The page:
What has now brought on the precipitous withdrawal of U.S. and other NATO members’ embassies?
It all seems extremely strange.
George W. Bush, father of the stupid anti-terrorist war, said in a speech to west Point cadets, ‘Our security will require … the military you will lead, a military that must be ready to strike at a moment’s notice in any dark corner of the world. … to be ready for preemptive action when necessary to defend our liberty and to defend our lives.
‘We must root out terrorist cells in 60 countries or more … with our friends and allies, we have to stop their proliferation and confront regimes which harbor or support terrorism, as is required in each case.’
What might Obama think of that speech?
What sanctions will the Security Council impose on those who have killed more than a million civilians in Iraq and those who everyday are murdering men, women and children in Afghanistan, where just recently the angry population took to the streets to protest the massacre of innocent children?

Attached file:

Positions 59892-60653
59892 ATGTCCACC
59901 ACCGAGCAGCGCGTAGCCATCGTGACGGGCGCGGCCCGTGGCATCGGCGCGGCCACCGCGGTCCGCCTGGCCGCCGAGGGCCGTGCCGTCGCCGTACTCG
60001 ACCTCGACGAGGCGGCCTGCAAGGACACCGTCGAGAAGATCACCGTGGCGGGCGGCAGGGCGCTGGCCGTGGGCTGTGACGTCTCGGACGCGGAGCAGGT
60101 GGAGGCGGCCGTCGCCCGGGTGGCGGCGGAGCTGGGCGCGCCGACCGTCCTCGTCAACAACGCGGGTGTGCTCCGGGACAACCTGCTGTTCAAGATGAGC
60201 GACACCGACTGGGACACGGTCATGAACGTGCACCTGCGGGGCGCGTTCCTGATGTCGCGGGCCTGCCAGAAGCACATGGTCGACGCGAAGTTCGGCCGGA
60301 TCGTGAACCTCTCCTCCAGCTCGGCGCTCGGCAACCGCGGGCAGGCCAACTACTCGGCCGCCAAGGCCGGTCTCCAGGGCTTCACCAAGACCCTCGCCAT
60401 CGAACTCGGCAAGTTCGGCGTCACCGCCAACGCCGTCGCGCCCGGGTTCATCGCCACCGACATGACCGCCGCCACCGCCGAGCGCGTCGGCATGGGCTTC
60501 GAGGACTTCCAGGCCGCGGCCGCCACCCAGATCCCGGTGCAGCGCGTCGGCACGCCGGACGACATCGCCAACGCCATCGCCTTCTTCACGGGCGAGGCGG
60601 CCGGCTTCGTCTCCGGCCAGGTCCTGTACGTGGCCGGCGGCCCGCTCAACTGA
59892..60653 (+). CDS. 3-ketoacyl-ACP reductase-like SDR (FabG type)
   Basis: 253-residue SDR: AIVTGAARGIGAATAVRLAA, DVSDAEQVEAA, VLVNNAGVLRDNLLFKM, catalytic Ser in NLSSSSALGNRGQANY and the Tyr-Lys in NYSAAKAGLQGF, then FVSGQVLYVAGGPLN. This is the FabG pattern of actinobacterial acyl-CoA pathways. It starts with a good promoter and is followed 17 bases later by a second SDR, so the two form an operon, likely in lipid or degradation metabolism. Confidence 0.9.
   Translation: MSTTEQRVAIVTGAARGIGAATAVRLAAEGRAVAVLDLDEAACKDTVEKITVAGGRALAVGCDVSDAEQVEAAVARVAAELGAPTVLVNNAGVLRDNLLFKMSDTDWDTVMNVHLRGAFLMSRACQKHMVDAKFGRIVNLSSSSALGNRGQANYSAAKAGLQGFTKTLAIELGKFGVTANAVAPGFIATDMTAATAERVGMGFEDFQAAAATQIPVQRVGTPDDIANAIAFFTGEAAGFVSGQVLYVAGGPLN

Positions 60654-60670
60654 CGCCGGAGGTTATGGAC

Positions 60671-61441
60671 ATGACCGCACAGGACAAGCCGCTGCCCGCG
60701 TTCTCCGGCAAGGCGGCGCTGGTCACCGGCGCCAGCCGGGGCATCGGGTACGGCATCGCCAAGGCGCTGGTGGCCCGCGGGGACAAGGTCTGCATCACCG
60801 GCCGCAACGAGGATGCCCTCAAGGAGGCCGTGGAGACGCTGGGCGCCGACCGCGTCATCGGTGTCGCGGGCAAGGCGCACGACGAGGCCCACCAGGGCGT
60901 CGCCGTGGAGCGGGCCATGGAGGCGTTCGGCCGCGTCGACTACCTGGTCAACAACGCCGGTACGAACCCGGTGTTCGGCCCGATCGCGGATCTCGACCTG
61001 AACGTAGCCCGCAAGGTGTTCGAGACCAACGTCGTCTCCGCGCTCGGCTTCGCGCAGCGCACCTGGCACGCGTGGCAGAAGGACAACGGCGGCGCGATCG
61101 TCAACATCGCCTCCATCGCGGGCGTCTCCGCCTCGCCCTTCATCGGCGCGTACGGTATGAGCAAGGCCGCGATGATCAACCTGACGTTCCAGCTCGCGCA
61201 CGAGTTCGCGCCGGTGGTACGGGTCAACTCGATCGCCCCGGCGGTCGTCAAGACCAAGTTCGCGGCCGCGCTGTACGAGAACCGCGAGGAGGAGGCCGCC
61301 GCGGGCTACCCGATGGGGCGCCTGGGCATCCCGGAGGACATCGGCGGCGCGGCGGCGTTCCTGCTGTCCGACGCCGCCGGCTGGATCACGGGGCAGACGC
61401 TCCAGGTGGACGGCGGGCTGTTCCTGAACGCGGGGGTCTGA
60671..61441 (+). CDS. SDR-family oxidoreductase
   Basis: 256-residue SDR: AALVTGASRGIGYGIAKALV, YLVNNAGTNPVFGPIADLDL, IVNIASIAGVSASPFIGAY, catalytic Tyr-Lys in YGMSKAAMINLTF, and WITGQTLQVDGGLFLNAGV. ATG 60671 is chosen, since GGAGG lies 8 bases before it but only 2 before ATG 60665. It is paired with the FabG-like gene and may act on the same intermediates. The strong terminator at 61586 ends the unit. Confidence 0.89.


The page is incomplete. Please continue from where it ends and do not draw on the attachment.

An AFP dispatch from Kabul, dated today, March 9, reveals, ‘Last year was the most lethal for civilians in the nine-year war between the Taliban and international forces in Afghanistan, with almost 2,800 deaths, 15% more than in 2009, a United Nations report indicated on Wednesday, underlining the human cost of the conflict for the population.
‘… The Taliban insurrection has intensified and gained ground in these last few years, with guerrilla actions beyond its traditional bastions in the South and East.
‘At exactly 2,777, the number of civilian deaths in 2010 increased by 15% as compared to 2009,’ the UN Assistance Mission in Afghanistan annual report indicated.
‘On March 3, President Barack Obama expressed his profound condolences to the Afghan people for the nine children killed, as did U.S. General David Petraeus, commander in chief of the ISAF and Secretary of Defense Robert Gates.
‘… The UNAMA report emphasizes that the number of civilian deaths is four times greater than the number of international forces soldiers killed in combat during the same year.
‘So far, 2010 has been the most deadly for foreign soldiers in the nine years of war, with 711 dead, confirming that the Taliban’s guerilla war has intensified despite the deployment of 30,000 U.S. reinforcements last year.’